VALLETTA (Reuters) - Thousands of people held candles and pictures on Wednesday at an evening vigil in Malta’s capital Valletta to mark two years since anti-corruption journalist Daphne Caruana Galizia was killed by a car bomb outside her home.
Three people have been under arrest since December 2017 and face trial for allegedly carrying out the murder, but police say investigations are continuing to identify who ordered it.
Those taking part in the vigil walked silently behind a banner calling for “Truth and Justice”.
The Maltese government has been criticized by the Caruana Galizia family and the Council of Europe for its handling of the investigation.
The Times of Malta reported on Sunday that one of the three men awaiting trial had been offered a reduced sentence in exchange for testimony leading to the identification and conviction of the mastermind.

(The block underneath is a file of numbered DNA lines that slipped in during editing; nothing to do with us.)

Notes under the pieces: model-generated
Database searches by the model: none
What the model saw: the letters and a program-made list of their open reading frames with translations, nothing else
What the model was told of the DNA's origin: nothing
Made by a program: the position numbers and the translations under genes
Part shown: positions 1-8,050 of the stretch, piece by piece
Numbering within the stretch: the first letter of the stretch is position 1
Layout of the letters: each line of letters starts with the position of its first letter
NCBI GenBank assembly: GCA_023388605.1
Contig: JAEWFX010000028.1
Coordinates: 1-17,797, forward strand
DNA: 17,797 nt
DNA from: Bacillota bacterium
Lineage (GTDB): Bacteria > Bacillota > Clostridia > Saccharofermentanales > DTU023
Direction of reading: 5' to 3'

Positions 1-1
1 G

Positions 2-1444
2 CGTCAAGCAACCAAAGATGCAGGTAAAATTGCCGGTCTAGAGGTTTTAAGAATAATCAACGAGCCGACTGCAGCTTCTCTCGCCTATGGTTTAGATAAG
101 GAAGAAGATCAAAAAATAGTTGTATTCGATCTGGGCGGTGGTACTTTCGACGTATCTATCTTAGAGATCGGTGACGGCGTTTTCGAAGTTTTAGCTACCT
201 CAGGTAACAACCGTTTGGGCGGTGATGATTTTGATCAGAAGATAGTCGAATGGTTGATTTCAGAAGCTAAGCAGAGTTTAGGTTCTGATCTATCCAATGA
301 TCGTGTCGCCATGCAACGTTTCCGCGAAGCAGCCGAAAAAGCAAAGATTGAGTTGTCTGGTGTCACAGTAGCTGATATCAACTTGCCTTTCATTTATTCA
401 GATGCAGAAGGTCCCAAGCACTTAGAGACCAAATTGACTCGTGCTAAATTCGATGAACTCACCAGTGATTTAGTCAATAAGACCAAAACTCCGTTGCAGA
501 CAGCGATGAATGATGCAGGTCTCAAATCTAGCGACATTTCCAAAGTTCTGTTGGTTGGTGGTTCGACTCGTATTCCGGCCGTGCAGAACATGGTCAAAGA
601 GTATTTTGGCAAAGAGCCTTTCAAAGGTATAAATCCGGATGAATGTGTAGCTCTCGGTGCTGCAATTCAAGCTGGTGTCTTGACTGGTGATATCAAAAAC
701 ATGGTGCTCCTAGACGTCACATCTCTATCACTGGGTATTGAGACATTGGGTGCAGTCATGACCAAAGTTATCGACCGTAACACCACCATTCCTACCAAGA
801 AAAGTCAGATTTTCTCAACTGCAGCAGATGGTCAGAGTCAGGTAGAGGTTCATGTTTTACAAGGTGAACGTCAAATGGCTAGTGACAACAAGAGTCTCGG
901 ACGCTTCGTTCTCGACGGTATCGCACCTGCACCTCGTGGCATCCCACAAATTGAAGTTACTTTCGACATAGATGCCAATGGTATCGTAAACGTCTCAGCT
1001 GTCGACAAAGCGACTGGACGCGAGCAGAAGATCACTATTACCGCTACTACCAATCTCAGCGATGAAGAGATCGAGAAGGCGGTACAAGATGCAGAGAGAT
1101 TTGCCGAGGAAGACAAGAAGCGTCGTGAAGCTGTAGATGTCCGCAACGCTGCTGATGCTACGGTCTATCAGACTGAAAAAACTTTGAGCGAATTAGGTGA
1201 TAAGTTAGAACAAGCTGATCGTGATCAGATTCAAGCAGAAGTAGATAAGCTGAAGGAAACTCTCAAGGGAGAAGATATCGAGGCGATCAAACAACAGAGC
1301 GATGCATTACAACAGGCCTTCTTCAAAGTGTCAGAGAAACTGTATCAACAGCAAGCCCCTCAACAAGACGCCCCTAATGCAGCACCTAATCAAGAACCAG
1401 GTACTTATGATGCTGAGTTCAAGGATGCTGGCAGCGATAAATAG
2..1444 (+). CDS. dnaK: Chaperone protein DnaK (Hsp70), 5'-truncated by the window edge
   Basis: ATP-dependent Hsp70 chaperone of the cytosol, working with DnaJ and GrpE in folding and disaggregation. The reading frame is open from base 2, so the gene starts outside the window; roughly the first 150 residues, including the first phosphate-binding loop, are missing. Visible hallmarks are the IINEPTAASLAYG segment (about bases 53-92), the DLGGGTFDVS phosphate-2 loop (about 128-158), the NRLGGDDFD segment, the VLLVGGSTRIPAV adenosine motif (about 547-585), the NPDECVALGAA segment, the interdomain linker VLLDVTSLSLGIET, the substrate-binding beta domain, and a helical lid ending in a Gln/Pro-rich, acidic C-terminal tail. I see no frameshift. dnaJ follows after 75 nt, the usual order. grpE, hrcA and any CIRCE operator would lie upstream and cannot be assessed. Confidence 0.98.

The government has not confirmed the report.
“The Government has full faith in the ongoing work of the investigators and the independent inquiring magistrate who should be allowed to continue carrying out their duties in a serene and independent manner,” it said on Wednesday.
A group of Geneva-based human rights experts said Valletta must do more to establish the truth.
“Two years have passed. No convictions, no trials of ringleaders and masterminds,” the group said in a statement.
“On the contrary, posthumous libel suits continue to target the family of Daphne Caruana Galizia and makeshift memorials of her are frequently removed.”
Representatives of Reporters Without Borders, the Organisation for Security and Co-operation in Europe and local politicians took part in a short ceremony on Wednesday at the time and on the spot where the bomb went off in Bidnija, seven miles from Valletta.
Reporting by Chris Scicluna, Editing by Gavin Jones and Angus MacSwan